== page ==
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News Wrap: Hezbollah denies responsibility for Beirut blast

In our news wrap Friday, the death toll from the massive Beirut port explosion reached 154, with more than 5,000 injured. As rescue teams combed the area in search of victims, Iranian-backed Hezbollah insisted it was not to blame. Also, an Air India Express plane crashed and broke in two while trying to land in heavy rain in southern India. At least 16 people were killed and more than 120 hurt.

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  • Judy Woodruff:

    In the day's other news: The death toll from the massive Beirut port explosion reached 154, with more than 5,000 hurt. More bodies were found today, as French rescue teams and others searched the area.

    With that operation under way, the head of the powerful Hezbollah militia insisted that his Iranian-backed group is not to blame.

  • Sayyed Hassan Narsallah (through translator):

    I wholeheartedly deny that there is anything that belongs to us in the port, no warehouse for weapons, rockets, no guns, no bombs, no bullets, no nitrate, nothing, absolutely, not now and not in the past, never.

  • Judy Woodruff:

    Lebanon's President Michel Aoun vowed to investigate all possible causes.

    An Air India Express passenger jet crashed and broke in two today trying to land in heavy rain in Southern India. At least 16 people were killed, and more than 120 hurt. Doctors and rescuers worked through bad weather to reach survivors. The 190-passenger flight carried people who'd been stranded abroad by the pandemic.

    Britain says that it will crack down on a wave of migrants crossing the English Channel from France. Authorities yesterday picked up at least 235 people in small boats. That is a one-day record. More migrants were found at sea today. British officials say organized smuggling and good summer weather are behind the increase.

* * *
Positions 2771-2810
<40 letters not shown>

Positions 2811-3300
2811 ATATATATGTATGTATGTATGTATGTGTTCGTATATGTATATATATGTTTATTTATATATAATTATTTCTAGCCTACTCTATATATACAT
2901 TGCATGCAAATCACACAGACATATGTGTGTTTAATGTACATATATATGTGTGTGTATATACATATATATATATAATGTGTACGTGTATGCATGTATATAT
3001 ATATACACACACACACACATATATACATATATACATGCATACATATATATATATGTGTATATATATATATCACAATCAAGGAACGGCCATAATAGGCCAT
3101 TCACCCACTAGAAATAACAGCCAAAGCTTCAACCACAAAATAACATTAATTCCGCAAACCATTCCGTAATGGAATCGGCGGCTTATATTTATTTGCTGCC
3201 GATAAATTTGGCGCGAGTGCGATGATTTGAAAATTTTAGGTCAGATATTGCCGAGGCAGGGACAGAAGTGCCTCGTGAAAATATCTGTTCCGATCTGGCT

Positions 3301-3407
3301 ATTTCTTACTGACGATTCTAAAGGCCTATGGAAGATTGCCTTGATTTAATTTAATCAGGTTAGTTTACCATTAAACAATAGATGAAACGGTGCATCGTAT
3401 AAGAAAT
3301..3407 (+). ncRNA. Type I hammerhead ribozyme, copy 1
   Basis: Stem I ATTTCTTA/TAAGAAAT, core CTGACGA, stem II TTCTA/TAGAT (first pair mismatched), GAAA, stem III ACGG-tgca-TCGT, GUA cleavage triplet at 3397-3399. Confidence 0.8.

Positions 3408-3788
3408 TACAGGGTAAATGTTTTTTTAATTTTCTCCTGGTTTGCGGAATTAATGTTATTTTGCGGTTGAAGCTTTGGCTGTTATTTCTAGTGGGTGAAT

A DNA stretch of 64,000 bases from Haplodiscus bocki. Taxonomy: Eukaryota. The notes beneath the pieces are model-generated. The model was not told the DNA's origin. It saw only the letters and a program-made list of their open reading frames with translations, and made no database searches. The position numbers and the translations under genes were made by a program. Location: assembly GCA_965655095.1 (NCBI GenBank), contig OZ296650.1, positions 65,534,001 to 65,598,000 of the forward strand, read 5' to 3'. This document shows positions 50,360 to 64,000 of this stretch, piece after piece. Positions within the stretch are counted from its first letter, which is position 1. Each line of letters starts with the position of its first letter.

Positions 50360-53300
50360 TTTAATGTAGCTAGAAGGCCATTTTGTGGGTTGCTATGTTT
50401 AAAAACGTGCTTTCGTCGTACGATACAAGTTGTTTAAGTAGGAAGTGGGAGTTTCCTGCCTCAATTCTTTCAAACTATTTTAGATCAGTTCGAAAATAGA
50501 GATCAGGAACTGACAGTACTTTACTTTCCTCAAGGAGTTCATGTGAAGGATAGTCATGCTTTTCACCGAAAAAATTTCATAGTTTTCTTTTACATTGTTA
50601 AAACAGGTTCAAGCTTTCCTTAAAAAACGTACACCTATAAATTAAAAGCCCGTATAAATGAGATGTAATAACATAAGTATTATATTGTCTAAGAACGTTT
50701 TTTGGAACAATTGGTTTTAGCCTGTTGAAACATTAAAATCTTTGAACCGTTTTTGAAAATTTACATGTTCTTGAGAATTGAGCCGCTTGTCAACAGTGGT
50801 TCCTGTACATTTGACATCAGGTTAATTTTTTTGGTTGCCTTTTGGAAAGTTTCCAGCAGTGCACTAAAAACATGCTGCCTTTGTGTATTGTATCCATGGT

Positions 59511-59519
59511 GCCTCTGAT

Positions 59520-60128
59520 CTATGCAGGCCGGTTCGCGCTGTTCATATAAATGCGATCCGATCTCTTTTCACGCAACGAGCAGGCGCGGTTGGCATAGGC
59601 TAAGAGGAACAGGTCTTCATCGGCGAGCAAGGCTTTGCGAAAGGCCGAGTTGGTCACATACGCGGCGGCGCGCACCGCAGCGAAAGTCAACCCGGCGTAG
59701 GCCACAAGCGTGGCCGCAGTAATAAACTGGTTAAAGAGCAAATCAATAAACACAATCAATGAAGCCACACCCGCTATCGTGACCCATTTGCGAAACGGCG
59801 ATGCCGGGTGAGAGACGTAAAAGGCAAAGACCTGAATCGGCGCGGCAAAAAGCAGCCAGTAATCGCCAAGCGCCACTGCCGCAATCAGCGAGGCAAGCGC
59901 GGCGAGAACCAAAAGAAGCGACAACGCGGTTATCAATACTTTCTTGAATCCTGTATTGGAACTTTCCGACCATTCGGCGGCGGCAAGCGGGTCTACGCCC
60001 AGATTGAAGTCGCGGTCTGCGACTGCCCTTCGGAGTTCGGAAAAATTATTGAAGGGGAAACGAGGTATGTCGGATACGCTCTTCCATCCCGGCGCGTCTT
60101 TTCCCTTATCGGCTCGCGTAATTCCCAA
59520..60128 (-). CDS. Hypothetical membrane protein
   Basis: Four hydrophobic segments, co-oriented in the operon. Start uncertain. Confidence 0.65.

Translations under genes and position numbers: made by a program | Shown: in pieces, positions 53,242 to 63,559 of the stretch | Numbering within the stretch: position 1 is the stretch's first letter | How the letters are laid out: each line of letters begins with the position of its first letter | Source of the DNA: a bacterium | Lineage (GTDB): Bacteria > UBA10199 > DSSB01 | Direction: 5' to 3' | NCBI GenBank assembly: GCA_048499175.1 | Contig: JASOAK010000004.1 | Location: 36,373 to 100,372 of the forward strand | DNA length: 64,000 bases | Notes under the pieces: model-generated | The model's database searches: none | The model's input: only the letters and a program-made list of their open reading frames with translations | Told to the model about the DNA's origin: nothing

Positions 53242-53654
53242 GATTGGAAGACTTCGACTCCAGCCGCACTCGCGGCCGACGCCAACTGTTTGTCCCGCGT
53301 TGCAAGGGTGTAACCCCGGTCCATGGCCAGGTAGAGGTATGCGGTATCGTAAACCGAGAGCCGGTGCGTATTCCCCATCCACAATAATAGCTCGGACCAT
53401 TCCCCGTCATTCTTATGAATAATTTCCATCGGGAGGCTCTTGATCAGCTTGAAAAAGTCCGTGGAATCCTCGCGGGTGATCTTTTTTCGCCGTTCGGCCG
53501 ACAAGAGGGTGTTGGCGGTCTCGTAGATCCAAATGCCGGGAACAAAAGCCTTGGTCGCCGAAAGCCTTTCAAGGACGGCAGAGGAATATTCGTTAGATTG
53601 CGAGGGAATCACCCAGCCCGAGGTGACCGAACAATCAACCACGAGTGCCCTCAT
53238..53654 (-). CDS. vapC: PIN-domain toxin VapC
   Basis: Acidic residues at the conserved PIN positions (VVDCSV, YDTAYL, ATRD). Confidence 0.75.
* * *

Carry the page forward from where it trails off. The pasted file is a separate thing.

China has fired back after President Trump banned U.S. companies from doing business with the Chinese owners of WeChat and TikTok. New executive orders could bar distribution of the social media apps within the U.S. in 45 days. Mr. Trump charges that they share data with the Chinese government.

    But Beijing says that the accusation is baseless.

  • Wang Wenbin (through translator):

    Under the pretext of national security, the U.S. frequently abuses its state power and unjustifiably cracks down on non-U.S. companies. This is a blatant act of bullying, and China is firmly opposed to it.

  • Judy Woodruff:

    Also today, the U.S. imposed economic sanctions on Carrie Lam. She's the pro-Beijing leader of Hong Kong. She's accused of helping implement a tough new Chinese security law in the city.

    A federal appeals court in Washington says House Democrats may pursue a fight to subpoena former White House counsel Don McGahn. They want to know whether President Trump tried to obstruct the Russia probe. The White House argues that McGahn has legal immunity. Today's ruling revives the Democrats' lawsuit, but there's little time to resolve the issue before the current Congress ends in January.

    Jerry Falwell Jr. is taking an indefinite leave of absence as president and chancellor of Liberty University. The evangelical Christian school in Virginia issued a terse statement this afternoon. In recent days, Falwell apologized over photos he posted online. One showed his pants unzipped and his arm around a young woman.

    Wall Street struggled make headway today, as investors pored over the July jobs report. The Dow Jones industrial average gained 46 points to close at 27433. The Nasdaq fell 97 points, and the S&P 500 added two.

    And Brent Scowcroft has died. He was the only person to serve as national security adviser in two administrations. His first stint came under President Gerald Ford in 1975. He served again under President George H.W. Bush, 14 years later.

    Scowcroft helped fashion U.S. policy on the end of the Cold War, the first Gulf War and other critical events. And he remained a close observer of the world.

    In 2011, he talked with Jim Lehrer on the "NewsHour" about online organizing in the Arab Spring protests.

  • Brent Scowcroft:

    Now the world is politicized. For most of our history, the average man didn't know what was going on in anything other than his own village. And he didn't care much. Now everybody is within eyesight of a TV or earshot of a radio. They hear what's going on.

  • Jim Lehrer:

    Or one of those little — those little instruments.

  • Brent Scowcroft:

    That's right. Whatever. And they're moved and they're activated by it.

  • Judy Woodruff:

    Brent Scowcroft was 95 years old.

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